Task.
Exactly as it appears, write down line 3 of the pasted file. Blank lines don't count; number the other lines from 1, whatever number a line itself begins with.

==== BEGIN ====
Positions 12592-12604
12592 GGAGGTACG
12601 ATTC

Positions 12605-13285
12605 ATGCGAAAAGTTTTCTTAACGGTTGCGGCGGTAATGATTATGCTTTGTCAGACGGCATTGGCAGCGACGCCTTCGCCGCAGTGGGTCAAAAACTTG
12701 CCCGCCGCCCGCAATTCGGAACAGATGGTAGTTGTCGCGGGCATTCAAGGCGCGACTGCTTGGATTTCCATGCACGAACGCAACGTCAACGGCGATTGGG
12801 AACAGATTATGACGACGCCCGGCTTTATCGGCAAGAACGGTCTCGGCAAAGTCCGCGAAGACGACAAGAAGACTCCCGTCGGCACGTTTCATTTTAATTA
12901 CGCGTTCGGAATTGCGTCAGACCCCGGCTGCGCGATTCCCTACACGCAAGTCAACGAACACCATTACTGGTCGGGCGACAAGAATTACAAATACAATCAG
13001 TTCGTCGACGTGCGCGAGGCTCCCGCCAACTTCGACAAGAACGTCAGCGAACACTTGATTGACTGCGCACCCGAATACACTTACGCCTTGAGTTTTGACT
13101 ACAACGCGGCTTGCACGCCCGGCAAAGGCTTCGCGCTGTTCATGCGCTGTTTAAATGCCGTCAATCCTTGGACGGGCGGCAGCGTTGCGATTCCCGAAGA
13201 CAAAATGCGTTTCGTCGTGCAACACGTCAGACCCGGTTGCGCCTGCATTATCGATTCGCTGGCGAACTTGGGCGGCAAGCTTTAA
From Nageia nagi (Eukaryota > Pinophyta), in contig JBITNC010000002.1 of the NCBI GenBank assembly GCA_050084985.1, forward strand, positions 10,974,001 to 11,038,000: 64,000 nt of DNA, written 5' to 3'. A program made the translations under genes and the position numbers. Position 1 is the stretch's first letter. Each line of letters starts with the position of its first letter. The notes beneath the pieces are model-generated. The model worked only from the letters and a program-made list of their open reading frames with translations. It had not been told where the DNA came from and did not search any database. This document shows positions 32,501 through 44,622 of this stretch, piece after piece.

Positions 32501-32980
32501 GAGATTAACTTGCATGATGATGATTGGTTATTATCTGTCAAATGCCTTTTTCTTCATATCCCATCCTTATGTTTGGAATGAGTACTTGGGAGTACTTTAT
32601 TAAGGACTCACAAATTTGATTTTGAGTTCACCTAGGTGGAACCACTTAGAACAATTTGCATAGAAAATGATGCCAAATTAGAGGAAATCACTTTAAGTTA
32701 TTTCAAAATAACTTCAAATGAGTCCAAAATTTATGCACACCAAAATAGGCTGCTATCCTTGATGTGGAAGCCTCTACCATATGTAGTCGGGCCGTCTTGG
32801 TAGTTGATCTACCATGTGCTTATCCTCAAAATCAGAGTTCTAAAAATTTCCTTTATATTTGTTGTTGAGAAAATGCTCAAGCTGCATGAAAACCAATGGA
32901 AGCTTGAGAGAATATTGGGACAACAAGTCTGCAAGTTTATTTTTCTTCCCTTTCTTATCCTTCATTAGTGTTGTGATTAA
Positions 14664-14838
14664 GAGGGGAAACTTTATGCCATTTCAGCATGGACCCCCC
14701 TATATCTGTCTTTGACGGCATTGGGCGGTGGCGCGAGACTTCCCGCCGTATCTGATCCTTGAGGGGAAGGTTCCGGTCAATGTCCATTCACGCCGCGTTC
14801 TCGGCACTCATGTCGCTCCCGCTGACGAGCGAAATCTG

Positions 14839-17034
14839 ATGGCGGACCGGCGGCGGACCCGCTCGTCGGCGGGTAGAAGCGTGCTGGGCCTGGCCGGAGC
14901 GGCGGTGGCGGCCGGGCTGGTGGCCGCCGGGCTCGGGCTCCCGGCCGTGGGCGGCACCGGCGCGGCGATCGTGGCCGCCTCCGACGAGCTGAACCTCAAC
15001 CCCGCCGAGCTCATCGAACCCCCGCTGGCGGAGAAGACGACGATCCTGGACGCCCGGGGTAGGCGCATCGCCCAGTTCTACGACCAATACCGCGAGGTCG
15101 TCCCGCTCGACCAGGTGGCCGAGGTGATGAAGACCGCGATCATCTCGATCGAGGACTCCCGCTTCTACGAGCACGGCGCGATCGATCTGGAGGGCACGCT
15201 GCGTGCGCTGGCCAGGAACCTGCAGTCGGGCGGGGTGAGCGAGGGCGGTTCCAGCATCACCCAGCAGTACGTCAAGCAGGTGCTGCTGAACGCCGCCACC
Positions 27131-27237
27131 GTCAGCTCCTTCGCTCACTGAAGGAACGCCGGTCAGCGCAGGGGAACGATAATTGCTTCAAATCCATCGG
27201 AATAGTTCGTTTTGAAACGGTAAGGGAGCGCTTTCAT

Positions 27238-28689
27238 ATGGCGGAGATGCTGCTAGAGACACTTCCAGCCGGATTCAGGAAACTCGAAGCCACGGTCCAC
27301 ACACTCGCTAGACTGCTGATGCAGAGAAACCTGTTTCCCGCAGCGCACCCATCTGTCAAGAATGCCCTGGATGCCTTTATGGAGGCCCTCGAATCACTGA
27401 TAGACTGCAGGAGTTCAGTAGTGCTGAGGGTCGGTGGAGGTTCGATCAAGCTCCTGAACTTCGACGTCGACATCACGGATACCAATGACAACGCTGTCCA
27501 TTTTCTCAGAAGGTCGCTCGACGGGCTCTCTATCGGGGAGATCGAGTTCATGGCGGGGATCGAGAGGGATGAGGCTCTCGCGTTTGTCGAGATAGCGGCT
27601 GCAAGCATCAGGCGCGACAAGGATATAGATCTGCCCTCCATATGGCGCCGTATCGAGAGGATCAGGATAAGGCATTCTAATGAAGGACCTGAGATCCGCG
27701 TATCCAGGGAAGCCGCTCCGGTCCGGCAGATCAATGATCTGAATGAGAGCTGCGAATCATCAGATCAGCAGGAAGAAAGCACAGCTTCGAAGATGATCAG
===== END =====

12601 ATTC